Insidious attacks on the police Editorial
Stabroek News
June 18, 2002

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On January 30 this year, the police unveiled a monument dedicated to 24 servicemen who had died in the line of duty between 1913 and 2001. Little would the police know that just a few months later they would have to make a significant addition to the list of the names.

Over the 25 years leading up to 2001, seven policemen had been killed in the line of duty. Since April 2, five policemen have been remorselessly shot to death - one as he was cycling to work at the Vigilance Police Station. In the period 1913 to 2001, analysing fatalities, there is nothing in the history of the force that mirrors this sustained targeting of the police. In the 1969 uprising in the Rupununi, five officers were killed in a single attack. Aside from that, fatalities have been widely spread during the period, for example one in 1978, another in 1979, one 1981, the next one in 1996, one in 1997, one in 1999 and another in 2001.

Why have the police seemingly become more vulnerable? The answer is two-fold. There is a deliberate plan by political radicals to target the police because of their involvement in extra-judicial killings. This targeting has evidently been adopted by the criminals who are running amok in all parts of the country with deadly force. The second reason is that the police have never been pitted against such a large, well-armed and logistically supported force. In some attacks, 15 men - bristling with heavy weapons and loaded with ammunition - have taken part. This is no ordinary band of criminals. It is a gang operating with tactical plans, fallback positions, land and sea transport, cell phones, community support and access to intelligence on its foes. It is an entirely different challenge. The gang led by Linden London bears no comparison to the machine of death that the police now face. The police are locked in deadly combat with what is a very well-armed, guerilla-type unit.

As we have been saying repeatedly, the police need to be able to respond in like manner. So far, its coordination with the Guyana Defence Force in Operation Tourniquet has not been impressive and there needs to be an urgent re-engineering in this area.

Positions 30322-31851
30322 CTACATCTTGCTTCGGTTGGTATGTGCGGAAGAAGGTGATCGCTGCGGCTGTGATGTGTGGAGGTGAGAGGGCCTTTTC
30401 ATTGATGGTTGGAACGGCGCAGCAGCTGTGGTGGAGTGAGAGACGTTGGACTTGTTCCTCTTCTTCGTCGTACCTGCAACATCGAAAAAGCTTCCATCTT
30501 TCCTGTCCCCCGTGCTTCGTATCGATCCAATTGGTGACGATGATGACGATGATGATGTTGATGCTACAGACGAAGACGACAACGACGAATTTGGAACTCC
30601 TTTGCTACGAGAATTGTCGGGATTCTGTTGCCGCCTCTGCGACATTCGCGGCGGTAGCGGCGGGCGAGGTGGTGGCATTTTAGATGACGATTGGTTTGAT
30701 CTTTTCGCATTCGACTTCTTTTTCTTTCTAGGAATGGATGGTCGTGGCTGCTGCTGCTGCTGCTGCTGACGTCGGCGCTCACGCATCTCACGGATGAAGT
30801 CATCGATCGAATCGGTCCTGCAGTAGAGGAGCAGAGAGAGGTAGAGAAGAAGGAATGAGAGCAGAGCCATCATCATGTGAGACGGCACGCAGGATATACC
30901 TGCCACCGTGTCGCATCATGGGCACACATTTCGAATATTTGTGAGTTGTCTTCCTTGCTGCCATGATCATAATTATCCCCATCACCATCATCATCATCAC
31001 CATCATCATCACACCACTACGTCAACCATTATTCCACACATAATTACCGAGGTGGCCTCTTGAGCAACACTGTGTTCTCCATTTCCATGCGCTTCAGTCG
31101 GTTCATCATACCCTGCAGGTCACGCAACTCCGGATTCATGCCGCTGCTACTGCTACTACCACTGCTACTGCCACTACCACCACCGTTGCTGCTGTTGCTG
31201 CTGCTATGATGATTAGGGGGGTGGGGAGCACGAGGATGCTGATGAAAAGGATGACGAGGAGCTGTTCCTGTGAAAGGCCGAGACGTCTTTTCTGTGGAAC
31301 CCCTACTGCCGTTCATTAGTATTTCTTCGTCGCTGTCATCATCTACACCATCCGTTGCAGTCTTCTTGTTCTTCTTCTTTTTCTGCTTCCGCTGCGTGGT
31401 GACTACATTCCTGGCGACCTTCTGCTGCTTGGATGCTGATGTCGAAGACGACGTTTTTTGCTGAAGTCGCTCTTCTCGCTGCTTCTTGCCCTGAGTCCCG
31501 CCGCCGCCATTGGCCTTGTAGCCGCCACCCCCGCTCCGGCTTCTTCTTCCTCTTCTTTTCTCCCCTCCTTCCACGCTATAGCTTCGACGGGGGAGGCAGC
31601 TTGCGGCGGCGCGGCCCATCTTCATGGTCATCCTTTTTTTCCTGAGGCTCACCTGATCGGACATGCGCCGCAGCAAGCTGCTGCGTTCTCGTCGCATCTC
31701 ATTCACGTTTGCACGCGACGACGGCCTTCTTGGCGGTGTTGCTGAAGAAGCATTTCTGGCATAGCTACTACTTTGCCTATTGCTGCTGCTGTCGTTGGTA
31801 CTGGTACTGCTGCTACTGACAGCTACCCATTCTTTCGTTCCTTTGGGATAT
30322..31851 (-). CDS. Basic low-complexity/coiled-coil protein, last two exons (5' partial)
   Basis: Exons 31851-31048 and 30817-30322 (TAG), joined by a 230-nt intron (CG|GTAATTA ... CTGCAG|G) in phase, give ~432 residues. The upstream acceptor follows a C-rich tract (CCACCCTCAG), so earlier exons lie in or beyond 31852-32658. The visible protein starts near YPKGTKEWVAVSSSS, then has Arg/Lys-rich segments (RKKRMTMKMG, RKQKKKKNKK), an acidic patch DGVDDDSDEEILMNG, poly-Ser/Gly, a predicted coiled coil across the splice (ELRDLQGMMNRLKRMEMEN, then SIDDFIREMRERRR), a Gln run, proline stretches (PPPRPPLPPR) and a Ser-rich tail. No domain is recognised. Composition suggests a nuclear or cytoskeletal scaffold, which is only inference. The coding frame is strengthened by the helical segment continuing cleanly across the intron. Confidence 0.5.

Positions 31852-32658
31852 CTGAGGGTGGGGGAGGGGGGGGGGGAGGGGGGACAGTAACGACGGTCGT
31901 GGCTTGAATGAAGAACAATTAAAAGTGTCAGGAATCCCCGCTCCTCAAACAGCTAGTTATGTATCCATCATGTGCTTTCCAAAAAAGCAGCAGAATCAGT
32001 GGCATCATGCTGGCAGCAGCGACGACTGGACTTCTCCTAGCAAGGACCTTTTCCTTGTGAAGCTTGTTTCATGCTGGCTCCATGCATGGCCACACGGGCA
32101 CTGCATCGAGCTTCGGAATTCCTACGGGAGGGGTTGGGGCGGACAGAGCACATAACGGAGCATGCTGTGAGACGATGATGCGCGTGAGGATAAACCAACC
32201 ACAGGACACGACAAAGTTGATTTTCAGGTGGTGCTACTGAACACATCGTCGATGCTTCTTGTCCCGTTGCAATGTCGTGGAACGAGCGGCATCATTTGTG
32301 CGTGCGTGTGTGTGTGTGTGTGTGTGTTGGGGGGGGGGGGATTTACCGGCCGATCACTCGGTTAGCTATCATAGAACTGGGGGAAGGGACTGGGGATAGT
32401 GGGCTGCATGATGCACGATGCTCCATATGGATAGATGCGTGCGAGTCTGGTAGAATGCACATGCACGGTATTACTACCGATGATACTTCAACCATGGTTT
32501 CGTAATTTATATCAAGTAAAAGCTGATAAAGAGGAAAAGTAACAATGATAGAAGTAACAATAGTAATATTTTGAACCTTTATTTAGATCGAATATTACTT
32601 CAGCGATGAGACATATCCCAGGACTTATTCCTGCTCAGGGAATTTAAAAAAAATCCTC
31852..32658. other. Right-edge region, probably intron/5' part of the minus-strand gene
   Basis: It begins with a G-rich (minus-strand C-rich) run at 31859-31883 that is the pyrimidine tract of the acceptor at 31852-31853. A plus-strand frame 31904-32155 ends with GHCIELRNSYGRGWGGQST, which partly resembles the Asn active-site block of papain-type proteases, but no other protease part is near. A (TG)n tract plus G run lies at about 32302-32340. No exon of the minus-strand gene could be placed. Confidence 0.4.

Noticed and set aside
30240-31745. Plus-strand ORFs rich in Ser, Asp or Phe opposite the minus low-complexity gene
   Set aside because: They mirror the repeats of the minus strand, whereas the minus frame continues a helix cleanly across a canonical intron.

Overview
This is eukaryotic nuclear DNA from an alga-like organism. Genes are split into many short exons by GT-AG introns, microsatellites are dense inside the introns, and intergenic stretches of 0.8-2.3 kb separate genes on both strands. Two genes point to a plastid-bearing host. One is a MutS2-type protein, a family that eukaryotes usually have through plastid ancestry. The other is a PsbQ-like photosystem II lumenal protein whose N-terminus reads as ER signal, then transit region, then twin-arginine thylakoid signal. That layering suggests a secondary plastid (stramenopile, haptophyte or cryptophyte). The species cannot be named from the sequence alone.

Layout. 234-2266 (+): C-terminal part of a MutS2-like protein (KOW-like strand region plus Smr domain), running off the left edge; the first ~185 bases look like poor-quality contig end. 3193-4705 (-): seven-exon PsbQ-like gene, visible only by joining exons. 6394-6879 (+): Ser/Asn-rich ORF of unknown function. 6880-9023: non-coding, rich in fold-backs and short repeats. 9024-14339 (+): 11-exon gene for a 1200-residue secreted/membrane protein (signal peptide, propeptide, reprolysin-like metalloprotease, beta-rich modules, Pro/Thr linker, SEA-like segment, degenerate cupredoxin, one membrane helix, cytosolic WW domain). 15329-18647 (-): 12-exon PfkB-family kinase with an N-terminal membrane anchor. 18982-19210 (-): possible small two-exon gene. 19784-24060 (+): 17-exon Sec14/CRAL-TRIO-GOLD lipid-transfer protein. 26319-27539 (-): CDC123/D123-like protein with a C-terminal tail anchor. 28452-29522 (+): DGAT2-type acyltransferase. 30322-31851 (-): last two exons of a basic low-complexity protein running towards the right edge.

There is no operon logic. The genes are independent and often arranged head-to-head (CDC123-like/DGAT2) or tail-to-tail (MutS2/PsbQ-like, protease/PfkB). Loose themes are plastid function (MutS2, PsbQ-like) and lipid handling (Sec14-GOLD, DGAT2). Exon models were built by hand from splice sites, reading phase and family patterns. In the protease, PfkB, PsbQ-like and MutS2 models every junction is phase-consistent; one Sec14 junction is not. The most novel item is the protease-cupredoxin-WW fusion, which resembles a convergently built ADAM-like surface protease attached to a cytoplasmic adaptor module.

It must be noted again that the venomous hate pamphlets which are being distributed by political radicals and others is having a deadly effect and is resulting in police officers being targeted by murderous bullets.

On April 6, during the funeral procession for Shaka Blair, a highly dangerous and inflammatory pamphlet had been distributed by persons unknown. It was followed by another which expressly called for the targeting of policemen. Headed 'Five for freedom', the leaflet was a call to those who read it to target policemen and women and their families. It vowed that no remorse would be shown. Is it then surprising that policemen have been fired at so brutally and wantonly once in the sights of the gunmen? The criminals may also be responding on a tit-for-tat basis. On the morning of Blair's funeral, Police Detective Harry Kooseram was gunned down. On the afternoon of the funeral of Compton Cambridge - who died in a shoot-out with the police and had been wanted in connection with the killing of policemen - Constable Rawle Thomas was wounded at Wismar. Thomas succumbed on Sunday night.

There can be no room in society for any type of killer. The killing of cops and this campaign afoot by the criminals is an insidious quicksand that must be stopped in its tracks. The pamphlets that have fuelled the open season on the police represent the worst in our society and law abiding and decent citizens must show revulsion at these attacks and close their communities to both the architects and the perpetrators.